John Everett Millais

John Everett Millais

Style: Pre-Raphaelites

Lived: June 8, 1829 - August 13, 1896 (19th century)

Nationality: United Kingdom

John Everett Millais was born on June 8, 1829 in Southampton, of a prominent Jersey-based family. His stupendous artistic talent won him a place at the Royal Academy schools at the unprecedented age of 11. While studying, he met Dante Gabriel Rossetti and William Holman Hunt with whom he formed the Pre-Raphaelite Brotherhood in 1848.

Millais' 'Christ in the House of his Parents' (1850) was a highly controversial work because of its realistic portrayal of a working class Holy Family labouring in a carpentry workshop. With 'A Huguenot' (1852), which depicts a young couple about to be separated because of religious conflicts, Millais achieved popular success. He repeated this theme in many later works.

His early works were painted with great attention to detail, often focusing on the complexity and beauty of the natural world. This style was promoted by John Ruskin, who defended the Pre-Raphaelites against their critics. Millais' friendship with Ruskin introduced him to Ruskin's wife Effie. She modelled in his studio. As Millais painted Effie they fell in love. In 1856, after her marriage to Ruskin was annulled, Effie and John Millais married.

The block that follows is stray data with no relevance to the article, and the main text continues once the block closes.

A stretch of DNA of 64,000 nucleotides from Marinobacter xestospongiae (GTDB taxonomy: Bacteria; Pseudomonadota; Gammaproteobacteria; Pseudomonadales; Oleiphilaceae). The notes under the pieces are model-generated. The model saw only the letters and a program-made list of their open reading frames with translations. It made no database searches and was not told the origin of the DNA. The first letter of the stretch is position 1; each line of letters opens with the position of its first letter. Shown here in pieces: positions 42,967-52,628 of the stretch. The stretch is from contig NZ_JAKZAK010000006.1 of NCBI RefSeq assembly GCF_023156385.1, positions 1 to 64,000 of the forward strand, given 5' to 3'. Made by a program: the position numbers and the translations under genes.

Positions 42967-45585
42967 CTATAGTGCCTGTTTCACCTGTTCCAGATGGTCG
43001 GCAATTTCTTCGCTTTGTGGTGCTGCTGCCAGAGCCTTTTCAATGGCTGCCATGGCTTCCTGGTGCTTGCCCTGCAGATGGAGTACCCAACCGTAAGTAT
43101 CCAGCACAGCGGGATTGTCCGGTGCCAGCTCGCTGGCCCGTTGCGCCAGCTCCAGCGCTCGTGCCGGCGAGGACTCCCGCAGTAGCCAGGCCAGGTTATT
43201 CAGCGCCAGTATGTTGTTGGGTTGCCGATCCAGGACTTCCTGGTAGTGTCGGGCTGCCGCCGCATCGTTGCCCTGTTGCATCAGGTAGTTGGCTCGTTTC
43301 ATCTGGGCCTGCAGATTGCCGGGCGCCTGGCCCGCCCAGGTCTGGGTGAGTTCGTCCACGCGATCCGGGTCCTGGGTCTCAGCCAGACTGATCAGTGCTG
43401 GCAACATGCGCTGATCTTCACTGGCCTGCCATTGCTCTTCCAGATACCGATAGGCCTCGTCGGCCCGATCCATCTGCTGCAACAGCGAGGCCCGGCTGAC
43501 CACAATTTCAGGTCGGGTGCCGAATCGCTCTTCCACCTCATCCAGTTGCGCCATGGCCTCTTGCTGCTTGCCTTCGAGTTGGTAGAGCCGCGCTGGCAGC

After his marriage, Millais began to paint with greater boldness (which was condemned by Ruskin as "a catastrophe"). Critics such as William Morris accused him of selling out to achieve popularity and wealth. His admirers, in contrast, pointed to the influence of Impressionism and Whistler.

Paintings such as 'The Eve of St. Agnes' show the influence of Whistler, whose work Millais strongly supported. Other paintings of the this period can be interpreted as part of the Aesthetic Movement. Many deploy broad blocks of harmonious colours. Later works, from the 1870s onwards, demonstrate Millais's reverence for Rembrandt.

Millias was elected as a member of the Royal Academy of Arts in 1853, in which he was a prominent and active participant. He was granted a baronetcy in 1885, the first artist to be honoured with an hereditary title.

After the death of Frederic Leighton in 1896, Millais was elected President of the Royal Academy, but he died later in the same year on August 13, 1896 from throat cancer.

copyright 2017 -

website by

design by